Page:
Movie Mom

Movie Mom


Want to Know What James Franco Thinks of “The Great Gatsby?”

posted by Nell Minow

I’m interested in James Franco’s take on “The Great Gatsby” because of what this polymath who attended two grad schools at once has to say about the challenges of adapting great writing to the screen and the differing goals and audience expectations of a book now viewed as a classic and a movie.

The critics who’ve ravaged the film for not being loyal to the book are hypocrites. These people make their living doing readings and critiques of texts in order to generate theories of varying levels of competency, or simply to make a living. Luhrmann’s film is his reading and adaptation of a text—his critique, if you will. Would anyone object to a production of Hamlet in outer space? Not as much as they object to the Gatsby adaptation, apparentlyMaybe that’s because Gatsby is so much about a time and a place, while Shakespeare, in my mind, is more about universal ideas, ideals, and feelings. Luhrmann needed to breathe life into the ephemera and aura of the 20s and that’s just what he succeeded at.

A film, of course, relies on an immediate tension in a fundamentally different way than a book. And barring the most cinematic of texts, films developed from literary sources must run along a tighter thread. Once Gatsby’s mission of wooing Daisy back is accomplished, some of the wind is taken out of the story. We don’t really care about their relationship as much as we care about Gatsby’s overblown efforts to rise in social and economic status to get her back. And this is a universal and rarely accomplished goal that is still relevant today, made even more so by the director’s use of modern window dressing. Gatsby’s desire is revealed to be that of a 16-year-old boy: not only does he want to win Daisy, he wants to control her affections. It reminds me of my high school relationships, where I tortured girlfriends for getting fingered by other boys when they were freshmen. Just move on, dude. We are obsessed by his obsession but aren’t significantly moved by his accomplishment of the goal.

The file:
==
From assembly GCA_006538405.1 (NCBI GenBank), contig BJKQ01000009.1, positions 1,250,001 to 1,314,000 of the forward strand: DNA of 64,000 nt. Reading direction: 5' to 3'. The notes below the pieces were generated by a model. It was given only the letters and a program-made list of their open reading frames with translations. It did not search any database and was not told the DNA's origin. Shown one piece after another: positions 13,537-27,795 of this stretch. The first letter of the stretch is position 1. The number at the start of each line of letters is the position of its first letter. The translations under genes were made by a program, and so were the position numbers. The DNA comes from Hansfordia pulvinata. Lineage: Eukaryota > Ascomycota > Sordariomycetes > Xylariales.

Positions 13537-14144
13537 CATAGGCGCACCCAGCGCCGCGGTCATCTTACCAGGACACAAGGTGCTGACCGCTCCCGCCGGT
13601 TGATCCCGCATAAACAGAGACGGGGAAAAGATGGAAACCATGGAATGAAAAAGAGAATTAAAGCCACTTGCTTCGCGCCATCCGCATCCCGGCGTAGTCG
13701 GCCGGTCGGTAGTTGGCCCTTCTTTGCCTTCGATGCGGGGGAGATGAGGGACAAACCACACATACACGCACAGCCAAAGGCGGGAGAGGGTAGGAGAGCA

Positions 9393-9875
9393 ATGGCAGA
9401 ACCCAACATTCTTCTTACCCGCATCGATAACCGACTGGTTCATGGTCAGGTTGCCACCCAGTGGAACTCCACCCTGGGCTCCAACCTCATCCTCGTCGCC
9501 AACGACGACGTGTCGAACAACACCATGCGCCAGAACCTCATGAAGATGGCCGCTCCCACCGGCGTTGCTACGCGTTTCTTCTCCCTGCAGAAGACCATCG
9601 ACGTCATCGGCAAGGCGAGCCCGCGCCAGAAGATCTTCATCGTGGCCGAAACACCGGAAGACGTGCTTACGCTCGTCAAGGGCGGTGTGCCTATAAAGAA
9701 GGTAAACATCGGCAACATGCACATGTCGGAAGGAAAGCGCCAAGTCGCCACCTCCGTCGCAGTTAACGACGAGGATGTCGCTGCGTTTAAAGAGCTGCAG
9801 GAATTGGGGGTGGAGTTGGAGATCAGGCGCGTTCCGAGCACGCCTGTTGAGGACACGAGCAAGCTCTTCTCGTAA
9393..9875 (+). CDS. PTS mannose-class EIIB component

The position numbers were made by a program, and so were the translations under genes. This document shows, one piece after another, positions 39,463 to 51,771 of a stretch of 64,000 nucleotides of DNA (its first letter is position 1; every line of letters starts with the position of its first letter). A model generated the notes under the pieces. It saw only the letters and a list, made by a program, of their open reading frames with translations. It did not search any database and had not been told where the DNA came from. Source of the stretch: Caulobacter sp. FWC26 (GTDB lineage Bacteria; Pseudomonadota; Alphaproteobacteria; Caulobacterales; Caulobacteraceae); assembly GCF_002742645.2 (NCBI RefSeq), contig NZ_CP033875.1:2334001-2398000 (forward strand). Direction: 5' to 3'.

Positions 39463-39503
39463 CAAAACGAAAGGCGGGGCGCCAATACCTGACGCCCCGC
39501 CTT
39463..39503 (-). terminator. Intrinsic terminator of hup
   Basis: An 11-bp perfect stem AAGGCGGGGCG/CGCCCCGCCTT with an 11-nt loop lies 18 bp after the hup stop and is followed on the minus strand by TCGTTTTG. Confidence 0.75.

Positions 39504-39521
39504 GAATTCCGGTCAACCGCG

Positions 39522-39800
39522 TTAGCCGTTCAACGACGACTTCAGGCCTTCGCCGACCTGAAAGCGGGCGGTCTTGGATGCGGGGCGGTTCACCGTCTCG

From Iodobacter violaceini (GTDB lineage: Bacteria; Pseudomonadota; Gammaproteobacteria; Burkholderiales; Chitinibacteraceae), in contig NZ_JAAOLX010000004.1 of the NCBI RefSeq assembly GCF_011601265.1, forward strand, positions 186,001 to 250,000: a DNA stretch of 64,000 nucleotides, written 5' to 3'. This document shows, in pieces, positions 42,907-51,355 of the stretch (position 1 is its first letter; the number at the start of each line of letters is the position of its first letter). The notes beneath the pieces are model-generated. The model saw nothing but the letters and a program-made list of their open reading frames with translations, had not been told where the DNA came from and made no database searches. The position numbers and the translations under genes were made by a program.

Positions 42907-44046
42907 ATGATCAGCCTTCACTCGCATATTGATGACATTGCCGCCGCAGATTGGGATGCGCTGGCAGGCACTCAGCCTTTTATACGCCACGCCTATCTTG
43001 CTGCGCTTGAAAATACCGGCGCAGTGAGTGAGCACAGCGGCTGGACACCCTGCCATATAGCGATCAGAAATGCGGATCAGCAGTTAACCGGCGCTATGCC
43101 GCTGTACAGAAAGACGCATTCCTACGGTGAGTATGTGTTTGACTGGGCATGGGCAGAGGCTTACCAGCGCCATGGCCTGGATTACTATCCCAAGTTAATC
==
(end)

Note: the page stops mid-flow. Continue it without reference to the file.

Previous Posts

Tribute: Leonard Nimoy
We mourn the loss of Leonard Nimoy, who created one of the most iconic characters of all time, "Star Trek's" half-Vulcan, half-human Mr. Spock, with pointed ears and angled eyebrows perfectly designed to convey a wry sense of irony.  The storylines of the original "Star Trek" were provocative polit

posted 12:00:09pm Feb. 28, 2015 | read full post »

New from Daniele Watts: Muted
Actress Daniele Watts stars as missing teenager Crystal Gladwell in Muted, winner of the 18th annual American Black Film Festival short film competition, showing on HBO throughout March 2015. Muted fol

posted 8:00:46am Feb. 28, 2015 | read full post »

Smile of the Week: Uptown Funk from Alex Boye and the Dancing Grannies
[iframe width="560" height="315" src="https://www.youtube.com/embed/rjRlJvOxIY0?rel=0" frameborder="0"] "Uptown Funk," from Mark Ronson and Bruno Mars, is covered in a sensational new video from longtime Mormon Tabernacle Choir member Alex Boyé and back-up performers ranging in age from 65-92.

posted 9:16:46am Feb. 27, 2015 | read full post »

Trailer: Like Sunday, Like Rain with Debra Messing and Leighton Meester
[iframe width="560" height="315" src="https://www.youtube.com/embed/B28IHhaQXCE?rel=0" frameborder="0"]

posted 8:00:29am Feb. 27, 2015 | read full post »

List: The Best Movie Con Games and Grifters
In honor of this week's release of "Focus," here are some of my favorite movies about con games and grifters. Remember that "con" comes from "confidence." A con man (or woman) makes you believe in them and have confidence in their schemes. And cons make great movies. If you haven't seen these, crank

posted 3:45:21pm Feb. 26, 2015 | read full post »




Report as Inappropriate

You are reporting this content because it violates the Terms of Service.

All reported content is logged for investigation.